4.  On a related note, it’s hugely encouraging what we’re continuing to see out of Frederik Andersen of late. He’s deserving of nothing but praise, so I hate to drop in a caveat here, but I’m really curious to see if this form continues on right through March following the enhanced conditioning work he did last offseason. Last year around this time, Andersen started to show signs of slowing down a little bit under the strains of the workload — he posted a .896 save percentage after March 1 (and a .896 in the playoffs as well).

The other question concerns how much rest the Leafs will give him down the stretch. Babcock’s point about best-laid plans never working out is coming true as the Leafs are in a dog fight for home ice in the playoffs.


5.  The Jack Eichel vs. Auston Matthews “anything you can do” contest delivers every time without fail in these matchups. Even Leafs fans had to be picking their jaws off the floor watching some of what Eichel was doing with the puck on his stick tonight. He hit two posts on top of his two goals (both of which were beautifully taken). John Tavares had a really hard time containing him in that matchup.

Matthews also did his part with his goal, and he is really coming on again lately with arguably his best run of form since early October (prior to his injury). I agree fully with Babcock’s assessment after the game that Matthews, “is way more physical on offense.”

The difference in this game — it was obvious the Leafs had three or four lines rolling and sustaining momentum at different points in the night while the Sabres mostly had one.


6.  Fascinating stat here: All three of Frederik Gauthier’s goals include Trevor Moore assists. Moore is now up to four points in his first eight NHL games while playing fourth line minutes. Opposite Tyler Ennis (who has nine goals in 37 games), the Leafs could have a really nice pair of depth weapons on their fourth line wings here. They’re not big, to put it mildly, but they’re both courageous, skilled and have good motors, and they’re centered by the 6’5 Goat, who greatly benefits from the added skill and pace on his wings.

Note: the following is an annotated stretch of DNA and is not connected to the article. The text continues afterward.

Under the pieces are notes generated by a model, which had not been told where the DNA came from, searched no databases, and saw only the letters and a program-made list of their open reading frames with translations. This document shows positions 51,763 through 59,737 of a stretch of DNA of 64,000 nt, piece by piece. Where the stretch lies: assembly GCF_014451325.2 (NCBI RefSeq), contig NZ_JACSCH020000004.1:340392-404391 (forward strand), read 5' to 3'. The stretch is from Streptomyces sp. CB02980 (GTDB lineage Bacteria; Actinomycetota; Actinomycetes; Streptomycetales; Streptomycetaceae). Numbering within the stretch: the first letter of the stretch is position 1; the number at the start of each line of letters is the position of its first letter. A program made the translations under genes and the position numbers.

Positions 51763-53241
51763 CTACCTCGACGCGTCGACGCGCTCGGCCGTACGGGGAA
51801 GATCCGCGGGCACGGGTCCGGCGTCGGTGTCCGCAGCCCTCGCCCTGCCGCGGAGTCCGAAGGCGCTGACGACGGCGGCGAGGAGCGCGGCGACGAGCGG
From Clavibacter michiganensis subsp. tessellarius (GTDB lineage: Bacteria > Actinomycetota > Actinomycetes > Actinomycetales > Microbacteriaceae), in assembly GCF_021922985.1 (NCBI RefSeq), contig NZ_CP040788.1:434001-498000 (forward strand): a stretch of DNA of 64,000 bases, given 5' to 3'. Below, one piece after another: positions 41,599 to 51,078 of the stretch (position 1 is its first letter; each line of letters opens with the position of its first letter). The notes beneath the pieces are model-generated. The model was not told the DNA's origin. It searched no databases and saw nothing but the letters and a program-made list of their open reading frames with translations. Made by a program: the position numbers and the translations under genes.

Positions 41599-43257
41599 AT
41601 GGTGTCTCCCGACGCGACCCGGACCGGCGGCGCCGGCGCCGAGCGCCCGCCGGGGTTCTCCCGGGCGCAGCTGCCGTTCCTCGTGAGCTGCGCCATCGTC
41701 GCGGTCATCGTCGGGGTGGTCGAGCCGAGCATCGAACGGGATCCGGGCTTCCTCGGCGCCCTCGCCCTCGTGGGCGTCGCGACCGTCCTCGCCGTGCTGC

I got the sense listening to Babcock after the game that some hard discussions likely took place between he and Dubas about adding a 4C before the deadline and whether or not Gauthier is ready to fill that role properly over a potentially (or hopefully) long Spring of hockey. Unlike his predecessor, Kyle Dubas chose not to spend assets to upgrade in that area and then moved out one of Babcock’s PK staples in Par Lindholm. Gauthier looked like he was invigorated by the show of faith tonight, and it’ll be interesting to see if an upgrade in wingers is all he needed to chip in enough offense to justify his regular spot in the lineup.

If he struggles to take on the PK minutes capably and doesn’t impact the game consistently enough at 5v5, Babcock might not be a particularly happy camper. But tonight was a step in the right direction and a hopeful sign of things to come from Goat and his line.


7.  Interesting report at the intermission from Bob McKenzie suggesting that the Leafs’ main target was Wayne Simmonds, as that runs contrary to what many in the fan base were thinking about Kyle Dubas’ level of interest in the player at this stage in his career (he’s also a RW).

At the same time, if the Leafs couldn’t better Nashville’s offer of Ryan Hartman and a conditional fourth, the interest couldn’t have been all that strong. You’re likely talking Connor Brown and a second/third to get it done, assuming the Leafs had to better the offer to keep him in the conference.